Thursday, October 14, 2010

Earth Story

Earth Story has to be one of the best science documentary series ever made, right up there with Cosmos made 30 years ago as contender for top position. Here is an introductory clip from the first episode. I have watched this programme many times. Alice in Videoland hold a copy that can be borrowed.

For me the presenter Aubrey Manning treats the audience with respect and capably explains in clear terms complex scientific facts that an interested layperson can understand. I would really like to work on a thoughtful presenter led series like this.

The DVD is available on Amazon.

This review by Frank T says it all.

"Decent science documentaries are a thing of the past now, hijacked by special effects monkeys and producers who've had it drummed into them that "science is boring, so keep it light". So this series, from the late 1990s, may prove the last great science series that the BBC made.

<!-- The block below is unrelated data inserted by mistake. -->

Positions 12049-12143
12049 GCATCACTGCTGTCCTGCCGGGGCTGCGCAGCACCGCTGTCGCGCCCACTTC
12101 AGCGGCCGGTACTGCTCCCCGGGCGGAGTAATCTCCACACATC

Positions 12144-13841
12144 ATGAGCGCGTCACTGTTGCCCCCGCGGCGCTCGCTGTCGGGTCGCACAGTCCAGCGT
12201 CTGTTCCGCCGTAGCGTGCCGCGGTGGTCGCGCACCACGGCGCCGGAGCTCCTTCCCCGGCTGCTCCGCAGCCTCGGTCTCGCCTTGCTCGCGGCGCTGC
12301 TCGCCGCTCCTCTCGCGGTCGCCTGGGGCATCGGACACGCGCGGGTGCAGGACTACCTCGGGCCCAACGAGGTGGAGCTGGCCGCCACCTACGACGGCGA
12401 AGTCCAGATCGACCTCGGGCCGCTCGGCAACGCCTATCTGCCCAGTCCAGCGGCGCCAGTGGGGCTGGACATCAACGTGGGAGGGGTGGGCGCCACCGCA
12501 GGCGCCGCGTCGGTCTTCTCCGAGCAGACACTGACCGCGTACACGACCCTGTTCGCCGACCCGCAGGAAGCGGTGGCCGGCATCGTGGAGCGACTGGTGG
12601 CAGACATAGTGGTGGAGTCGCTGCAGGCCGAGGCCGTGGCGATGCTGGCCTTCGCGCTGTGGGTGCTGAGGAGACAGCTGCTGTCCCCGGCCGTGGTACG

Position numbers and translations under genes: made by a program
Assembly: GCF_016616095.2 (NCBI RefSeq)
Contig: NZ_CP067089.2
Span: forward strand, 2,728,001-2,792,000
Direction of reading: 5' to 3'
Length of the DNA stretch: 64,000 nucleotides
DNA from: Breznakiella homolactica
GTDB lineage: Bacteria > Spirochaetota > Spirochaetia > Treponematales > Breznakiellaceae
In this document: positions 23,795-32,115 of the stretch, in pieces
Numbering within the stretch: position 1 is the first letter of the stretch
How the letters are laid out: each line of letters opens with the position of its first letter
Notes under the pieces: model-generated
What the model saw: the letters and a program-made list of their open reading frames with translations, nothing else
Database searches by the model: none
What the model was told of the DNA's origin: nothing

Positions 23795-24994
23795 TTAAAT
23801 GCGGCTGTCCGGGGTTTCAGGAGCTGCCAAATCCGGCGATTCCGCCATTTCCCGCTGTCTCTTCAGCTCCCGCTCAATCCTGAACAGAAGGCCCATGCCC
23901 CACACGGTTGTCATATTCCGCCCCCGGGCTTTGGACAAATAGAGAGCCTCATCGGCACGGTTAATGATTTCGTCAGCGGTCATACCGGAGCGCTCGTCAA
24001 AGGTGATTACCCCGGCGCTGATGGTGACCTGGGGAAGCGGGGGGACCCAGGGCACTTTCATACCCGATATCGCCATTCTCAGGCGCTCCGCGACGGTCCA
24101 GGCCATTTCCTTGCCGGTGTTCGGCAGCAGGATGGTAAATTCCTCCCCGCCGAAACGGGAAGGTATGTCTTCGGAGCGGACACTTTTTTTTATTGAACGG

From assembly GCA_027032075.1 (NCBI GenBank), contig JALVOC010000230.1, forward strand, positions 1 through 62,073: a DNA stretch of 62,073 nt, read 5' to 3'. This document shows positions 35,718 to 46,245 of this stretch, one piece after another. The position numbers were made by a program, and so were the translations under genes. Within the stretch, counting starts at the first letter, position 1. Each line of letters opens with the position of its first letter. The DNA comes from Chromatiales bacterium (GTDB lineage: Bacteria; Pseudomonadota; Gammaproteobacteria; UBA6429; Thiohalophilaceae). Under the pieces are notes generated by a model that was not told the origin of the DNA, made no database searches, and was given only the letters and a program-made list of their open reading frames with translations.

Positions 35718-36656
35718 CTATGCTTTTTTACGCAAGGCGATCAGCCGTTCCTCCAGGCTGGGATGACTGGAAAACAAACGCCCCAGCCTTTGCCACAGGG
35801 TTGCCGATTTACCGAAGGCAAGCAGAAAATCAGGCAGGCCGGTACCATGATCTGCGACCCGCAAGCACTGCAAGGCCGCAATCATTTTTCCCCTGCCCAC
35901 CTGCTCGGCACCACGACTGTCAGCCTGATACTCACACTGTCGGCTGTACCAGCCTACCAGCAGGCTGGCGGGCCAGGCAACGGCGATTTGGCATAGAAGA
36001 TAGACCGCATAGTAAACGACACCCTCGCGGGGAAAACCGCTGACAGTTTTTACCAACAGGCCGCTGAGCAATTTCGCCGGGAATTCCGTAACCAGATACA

Like Attenborough's early documentaries, "Earth Story" is perfectly pitched at the genuinely curious non-specialist viewer. The presenter, Aubrey Manning, is a biologist who, by his own account, wanted to understand more about geology so as to deepen his understanding of his subject. To have him present the series was a stroke of genius: he comes to the subject fresh and with a palpable sense of wonder, yet intent on understanding it in depth.

Manning gradually builds up a picture of how the landscape and biosphere of the earth reached their current state, from volcanism via creation of the mid-ocean ridges to plate tectonics. What is so impressive is the seamless tying together of the history, the epistemology and the practice of geology into a single narrative. There is enough detail to satisfy the more intellectual viewer, yet enough of a bird's-eye view to keep the more casually interested engrossed. Lastly and not least, the film of some of the most beautiful landscapes on the planet is quite stunning. What a wise decision it was by the producers to restrict computer effects to animated diagrams illustrating geological processes - it wouldn't happen now.

I can't praise this series highly enough. Whatever you want from a science documentary, this will deliver more. It rocks in every sense."

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